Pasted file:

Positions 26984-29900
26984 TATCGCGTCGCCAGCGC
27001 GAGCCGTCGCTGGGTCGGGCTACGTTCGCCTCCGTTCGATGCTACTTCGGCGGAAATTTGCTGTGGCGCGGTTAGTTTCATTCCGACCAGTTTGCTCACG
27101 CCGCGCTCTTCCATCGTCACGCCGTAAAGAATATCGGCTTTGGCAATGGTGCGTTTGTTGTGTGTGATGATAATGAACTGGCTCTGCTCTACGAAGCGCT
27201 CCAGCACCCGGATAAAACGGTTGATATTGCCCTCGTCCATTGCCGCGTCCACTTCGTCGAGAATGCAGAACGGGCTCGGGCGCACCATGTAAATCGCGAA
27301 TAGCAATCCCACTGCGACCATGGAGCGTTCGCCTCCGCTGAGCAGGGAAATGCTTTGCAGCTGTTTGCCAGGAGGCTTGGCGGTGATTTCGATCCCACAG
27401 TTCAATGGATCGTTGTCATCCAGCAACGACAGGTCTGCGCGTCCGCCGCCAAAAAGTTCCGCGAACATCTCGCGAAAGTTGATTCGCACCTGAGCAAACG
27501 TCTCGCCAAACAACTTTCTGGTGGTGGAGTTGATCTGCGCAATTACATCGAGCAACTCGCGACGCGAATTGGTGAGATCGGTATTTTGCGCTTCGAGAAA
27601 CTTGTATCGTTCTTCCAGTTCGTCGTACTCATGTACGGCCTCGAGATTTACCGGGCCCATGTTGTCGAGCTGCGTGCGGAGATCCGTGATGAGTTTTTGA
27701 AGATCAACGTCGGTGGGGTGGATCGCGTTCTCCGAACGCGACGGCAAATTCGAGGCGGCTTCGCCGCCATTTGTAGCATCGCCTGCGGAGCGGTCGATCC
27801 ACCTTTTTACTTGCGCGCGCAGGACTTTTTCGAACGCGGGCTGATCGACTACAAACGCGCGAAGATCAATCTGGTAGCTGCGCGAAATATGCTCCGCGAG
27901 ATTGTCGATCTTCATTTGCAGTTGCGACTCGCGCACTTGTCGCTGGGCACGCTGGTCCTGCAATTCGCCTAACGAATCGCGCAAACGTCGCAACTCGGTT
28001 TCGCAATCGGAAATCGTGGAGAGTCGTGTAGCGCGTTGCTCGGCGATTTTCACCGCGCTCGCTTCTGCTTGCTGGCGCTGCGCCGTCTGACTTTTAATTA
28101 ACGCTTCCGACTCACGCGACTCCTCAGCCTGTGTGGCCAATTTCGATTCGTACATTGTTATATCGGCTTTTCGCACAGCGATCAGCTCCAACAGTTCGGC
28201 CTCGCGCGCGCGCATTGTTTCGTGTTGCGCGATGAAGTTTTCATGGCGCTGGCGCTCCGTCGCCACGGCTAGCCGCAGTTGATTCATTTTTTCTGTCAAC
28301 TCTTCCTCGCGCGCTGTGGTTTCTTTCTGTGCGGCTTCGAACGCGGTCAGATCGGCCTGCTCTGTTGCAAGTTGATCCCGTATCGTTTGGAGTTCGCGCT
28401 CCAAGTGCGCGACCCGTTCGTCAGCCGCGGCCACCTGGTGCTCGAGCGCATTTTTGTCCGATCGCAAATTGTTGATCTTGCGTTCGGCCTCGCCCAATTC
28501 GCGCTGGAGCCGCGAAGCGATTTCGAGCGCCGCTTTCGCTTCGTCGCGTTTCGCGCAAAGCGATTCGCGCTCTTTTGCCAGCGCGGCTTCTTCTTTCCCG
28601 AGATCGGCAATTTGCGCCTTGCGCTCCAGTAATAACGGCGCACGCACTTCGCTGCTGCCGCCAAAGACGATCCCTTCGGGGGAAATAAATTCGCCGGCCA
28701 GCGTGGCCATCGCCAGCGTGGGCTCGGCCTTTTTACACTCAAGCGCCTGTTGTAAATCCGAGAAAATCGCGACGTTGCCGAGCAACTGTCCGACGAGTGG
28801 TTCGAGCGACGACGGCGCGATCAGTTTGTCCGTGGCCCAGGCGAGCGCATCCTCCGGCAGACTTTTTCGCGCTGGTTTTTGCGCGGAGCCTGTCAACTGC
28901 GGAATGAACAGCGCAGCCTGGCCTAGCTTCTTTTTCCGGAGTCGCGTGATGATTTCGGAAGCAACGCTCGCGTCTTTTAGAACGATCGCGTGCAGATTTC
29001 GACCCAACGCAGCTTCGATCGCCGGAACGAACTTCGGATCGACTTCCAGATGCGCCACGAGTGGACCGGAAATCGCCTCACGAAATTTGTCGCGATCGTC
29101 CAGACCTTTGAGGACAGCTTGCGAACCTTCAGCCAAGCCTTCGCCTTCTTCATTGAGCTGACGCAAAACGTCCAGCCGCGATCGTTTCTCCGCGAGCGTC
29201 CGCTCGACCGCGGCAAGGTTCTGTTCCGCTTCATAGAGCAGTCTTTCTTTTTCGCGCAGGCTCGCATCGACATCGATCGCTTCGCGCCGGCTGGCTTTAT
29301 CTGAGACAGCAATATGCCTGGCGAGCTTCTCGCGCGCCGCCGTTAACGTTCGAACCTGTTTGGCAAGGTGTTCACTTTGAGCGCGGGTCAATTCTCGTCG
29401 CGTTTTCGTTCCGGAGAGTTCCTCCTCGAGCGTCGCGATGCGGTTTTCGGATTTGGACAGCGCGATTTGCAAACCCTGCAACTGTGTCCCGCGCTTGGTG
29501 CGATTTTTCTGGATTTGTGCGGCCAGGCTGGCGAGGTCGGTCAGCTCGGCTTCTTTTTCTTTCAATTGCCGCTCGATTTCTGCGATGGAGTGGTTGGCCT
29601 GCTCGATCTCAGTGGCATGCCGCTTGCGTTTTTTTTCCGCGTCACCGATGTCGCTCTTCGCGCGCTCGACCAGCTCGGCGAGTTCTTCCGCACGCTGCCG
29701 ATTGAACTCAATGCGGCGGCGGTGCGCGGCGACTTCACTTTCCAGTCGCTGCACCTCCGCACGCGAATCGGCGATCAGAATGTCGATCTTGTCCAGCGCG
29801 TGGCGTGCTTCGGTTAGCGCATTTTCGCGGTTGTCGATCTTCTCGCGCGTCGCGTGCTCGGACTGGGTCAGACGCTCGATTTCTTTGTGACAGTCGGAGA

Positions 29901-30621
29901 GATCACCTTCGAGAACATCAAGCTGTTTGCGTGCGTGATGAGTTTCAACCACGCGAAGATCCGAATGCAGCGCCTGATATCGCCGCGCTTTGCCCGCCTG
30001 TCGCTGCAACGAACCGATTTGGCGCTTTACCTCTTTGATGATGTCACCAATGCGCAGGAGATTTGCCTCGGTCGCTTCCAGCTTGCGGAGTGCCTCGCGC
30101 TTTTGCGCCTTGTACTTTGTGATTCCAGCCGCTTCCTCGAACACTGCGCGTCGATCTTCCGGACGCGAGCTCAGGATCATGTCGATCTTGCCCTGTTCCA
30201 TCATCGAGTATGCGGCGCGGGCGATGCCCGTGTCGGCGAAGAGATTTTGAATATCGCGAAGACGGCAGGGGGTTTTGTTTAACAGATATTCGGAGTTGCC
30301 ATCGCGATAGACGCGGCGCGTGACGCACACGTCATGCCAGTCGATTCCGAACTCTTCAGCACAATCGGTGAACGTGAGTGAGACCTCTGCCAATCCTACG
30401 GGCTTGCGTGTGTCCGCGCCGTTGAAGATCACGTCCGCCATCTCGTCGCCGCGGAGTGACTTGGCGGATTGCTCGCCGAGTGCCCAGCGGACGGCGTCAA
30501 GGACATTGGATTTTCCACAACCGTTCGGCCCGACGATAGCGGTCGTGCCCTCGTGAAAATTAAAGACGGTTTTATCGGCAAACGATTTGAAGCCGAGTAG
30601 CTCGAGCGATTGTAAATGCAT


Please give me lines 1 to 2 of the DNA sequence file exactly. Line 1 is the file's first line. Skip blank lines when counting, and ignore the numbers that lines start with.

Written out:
Positions 26984-29900
26984 TATCGCGTCGCCAGCGC